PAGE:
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An alternative report by OMCT reveals that Georgia's policy to fight against crime leads to unacceptable abuse and torture

An alternative report by OMCT reveals that Georgia’s policy to fight against crime leads to unacceptable abuse and torture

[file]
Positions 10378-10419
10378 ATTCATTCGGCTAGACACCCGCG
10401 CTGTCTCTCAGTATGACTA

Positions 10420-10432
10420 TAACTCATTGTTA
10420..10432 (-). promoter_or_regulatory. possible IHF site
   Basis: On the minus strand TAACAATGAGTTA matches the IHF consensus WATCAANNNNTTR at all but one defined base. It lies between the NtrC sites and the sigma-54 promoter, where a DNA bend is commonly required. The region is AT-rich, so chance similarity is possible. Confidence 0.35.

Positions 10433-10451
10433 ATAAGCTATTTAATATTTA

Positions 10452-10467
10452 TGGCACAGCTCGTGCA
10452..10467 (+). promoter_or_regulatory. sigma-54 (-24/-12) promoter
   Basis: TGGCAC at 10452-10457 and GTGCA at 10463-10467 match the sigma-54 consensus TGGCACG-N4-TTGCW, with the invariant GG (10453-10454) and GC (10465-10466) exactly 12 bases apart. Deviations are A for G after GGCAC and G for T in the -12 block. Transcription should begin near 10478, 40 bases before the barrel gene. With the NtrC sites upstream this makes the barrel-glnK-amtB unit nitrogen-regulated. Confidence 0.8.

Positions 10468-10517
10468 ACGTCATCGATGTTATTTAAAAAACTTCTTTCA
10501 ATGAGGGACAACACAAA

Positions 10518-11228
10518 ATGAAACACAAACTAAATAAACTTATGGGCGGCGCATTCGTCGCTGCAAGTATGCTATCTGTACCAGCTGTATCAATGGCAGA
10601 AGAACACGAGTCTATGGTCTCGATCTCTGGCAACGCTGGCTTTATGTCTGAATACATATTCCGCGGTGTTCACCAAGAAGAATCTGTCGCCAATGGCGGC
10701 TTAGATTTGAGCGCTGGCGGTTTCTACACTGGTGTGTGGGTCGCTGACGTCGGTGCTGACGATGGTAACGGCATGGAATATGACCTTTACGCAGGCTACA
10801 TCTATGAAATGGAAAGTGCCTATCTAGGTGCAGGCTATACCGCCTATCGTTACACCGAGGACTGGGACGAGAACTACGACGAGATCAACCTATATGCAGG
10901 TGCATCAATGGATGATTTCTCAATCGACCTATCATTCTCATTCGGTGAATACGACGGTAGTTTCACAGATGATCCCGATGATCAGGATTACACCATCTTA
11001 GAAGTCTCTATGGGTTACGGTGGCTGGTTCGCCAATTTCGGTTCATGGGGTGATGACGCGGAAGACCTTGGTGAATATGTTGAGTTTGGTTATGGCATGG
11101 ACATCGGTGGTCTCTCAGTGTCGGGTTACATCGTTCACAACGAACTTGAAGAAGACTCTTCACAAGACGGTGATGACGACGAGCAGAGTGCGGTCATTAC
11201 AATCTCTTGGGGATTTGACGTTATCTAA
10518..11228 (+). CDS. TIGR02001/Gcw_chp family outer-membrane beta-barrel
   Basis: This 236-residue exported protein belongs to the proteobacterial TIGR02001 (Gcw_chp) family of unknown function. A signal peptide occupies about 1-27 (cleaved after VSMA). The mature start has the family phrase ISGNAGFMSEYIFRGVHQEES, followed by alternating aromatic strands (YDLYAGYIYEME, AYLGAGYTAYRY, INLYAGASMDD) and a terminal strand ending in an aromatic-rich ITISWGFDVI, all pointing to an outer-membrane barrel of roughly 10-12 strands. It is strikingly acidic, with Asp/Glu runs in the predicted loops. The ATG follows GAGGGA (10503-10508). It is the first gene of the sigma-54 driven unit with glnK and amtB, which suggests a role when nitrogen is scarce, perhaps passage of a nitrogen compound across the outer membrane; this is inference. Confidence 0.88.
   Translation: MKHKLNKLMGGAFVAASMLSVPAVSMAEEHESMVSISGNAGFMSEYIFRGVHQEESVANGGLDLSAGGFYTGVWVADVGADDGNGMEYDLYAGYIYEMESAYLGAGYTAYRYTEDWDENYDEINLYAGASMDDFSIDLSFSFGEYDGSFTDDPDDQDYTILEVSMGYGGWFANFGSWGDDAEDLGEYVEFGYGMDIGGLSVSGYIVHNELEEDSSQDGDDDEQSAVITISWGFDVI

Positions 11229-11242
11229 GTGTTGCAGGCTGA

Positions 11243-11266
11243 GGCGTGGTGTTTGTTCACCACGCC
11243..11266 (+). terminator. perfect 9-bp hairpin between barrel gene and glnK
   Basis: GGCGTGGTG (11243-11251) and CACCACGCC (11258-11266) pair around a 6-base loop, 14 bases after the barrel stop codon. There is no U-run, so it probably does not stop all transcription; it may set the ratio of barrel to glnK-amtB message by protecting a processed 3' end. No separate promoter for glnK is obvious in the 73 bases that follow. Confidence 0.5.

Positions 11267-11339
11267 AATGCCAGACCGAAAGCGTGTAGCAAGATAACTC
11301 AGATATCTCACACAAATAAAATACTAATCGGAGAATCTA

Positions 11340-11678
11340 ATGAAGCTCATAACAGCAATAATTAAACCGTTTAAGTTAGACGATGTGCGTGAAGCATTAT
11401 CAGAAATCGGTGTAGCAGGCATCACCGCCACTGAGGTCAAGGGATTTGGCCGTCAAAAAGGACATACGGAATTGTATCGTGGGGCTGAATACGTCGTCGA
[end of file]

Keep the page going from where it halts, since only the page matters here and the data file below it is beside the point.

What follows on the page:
Friday, May 5, 2006 Geneva / Tbilisi – The Georgian NGOs Human Rights Information and Documentation Centre, Georgian Young Lawyers’ Association, and Public Health and Medicine Development Fund of Georgia, together with the Geneva-based international NGO World Organisation Against Torture (OMCT), submitted an alternative report on the human rights situation in Georgia for the 36th session of the UN Committee against Torture currently in session. On 3 & 4 May, the CAT considered the third periodic report of Georgia on the implementation of the rights contained in the UN Convention Against Torture (UNCAT). The NGOs’ report acknowledges the positive legal steps taken by the Government after the "Rose Revolution" however they remain concerned by the human rights violations reinforced by the culture of impunity, which prevail in Georgia. "Despite numerous positive amendments made to the criminal legislation, Georgia is still far from complying with the international human rights standards including the UN Convention against Torture" said Sophio Japaridze from GYLA - Georgian Young Lawyers Association. "Prohibition of torture is still not an absolute and non derogable right according to the Constitution and can be derogated during the state of emergency or martial law" she added. According to the NGOs’ report, the excessive use of force by law enforcement officials remains one of the most serious problems in Georgia and is one of the main causes of torture and ill treatment. "The report provides an endless list of cases of violence and ill-treatment" said Patrick Mutzenberg from the World Organisation Against Torture (OMCT) before explaining that "the use of firearms by police officials against suspects is practised routinely and strongly supported by President Mikheil Saakashvili as well as the Ministry of Interior". The NGOs submitted that this policy is carried out in the name of the fight against crime and leads to unacceptable abuses. The Committee came to the same conclusion, recalling that the fight against crimes should strictly comply with human rights standards, including the principle of proportionality. The situation in detention centres is also alarming and was lengthily addressed by the UN Committee against Torture with specific attention on the living condition of the detainees. The overcrowded prisons and the poor sanitary conditions are a particular subject of concern and should be urgently improved as several deaths in custody are reported every year. With regard to women, there is no legislation in Georgia that criminalizes domestic violence. "Statistics show that it is therefore very difficult for the victims of domestic violence to lodge a complaint and ensure a prompt and full investigation as well as obtain fair compensation" said Mariana Duarte from OMCT. The situation of children in Georgia is also a subject of concern as children suffer from abuse and acts of violence including torture and corporal punishment, committed either by parents, teachers or other caregivers. For instance, in July 2004, the authorities closed the Juvenile's Reception, Orientation and Rehabilitation Centre located in Tbilisi following numerous incidents of torture and humiliating treatment of children. The Centre was replaced by the Children's Social Adaptation Centre but no investigation into repeated abuse was effected and no prosecution or dismissal was pronounced. "The State is very negligent with respect to the repression of cruel acts perpetrated towards children and does not comply with its international obligations and particularly the UN Convention against Torture and the Convention on the Rights of the Child", explained Cécile Trochu from OMCT. The coalition of NGOs awaits the official Concluding Observations and Recommendations of the Committee on Georgia’s situation, which will be released on 19 May 2006. The NGOs will ensure that Georgia will pay full attention to those recommendations and implement them. ********************************************************************************************************************** The World Organisation Against Torture (OMCT), based in Geneva, Switzerland, is the largest coalition of non-governmental organisations fighting against arbitrary detentions, torture, summary and extrajudicial executions, forced disappearances and other forms of violence. The OMCT leads the SOS-Torture network, which comprises more than 280 NGOs, at the local and regional level, and regularly sends out urgent appeals and urgent cases of grave violations to thousands of recipients. ********************************************************************************************************************** Contact: Patrick Mützenberg Tel: +41 22 809 49 39
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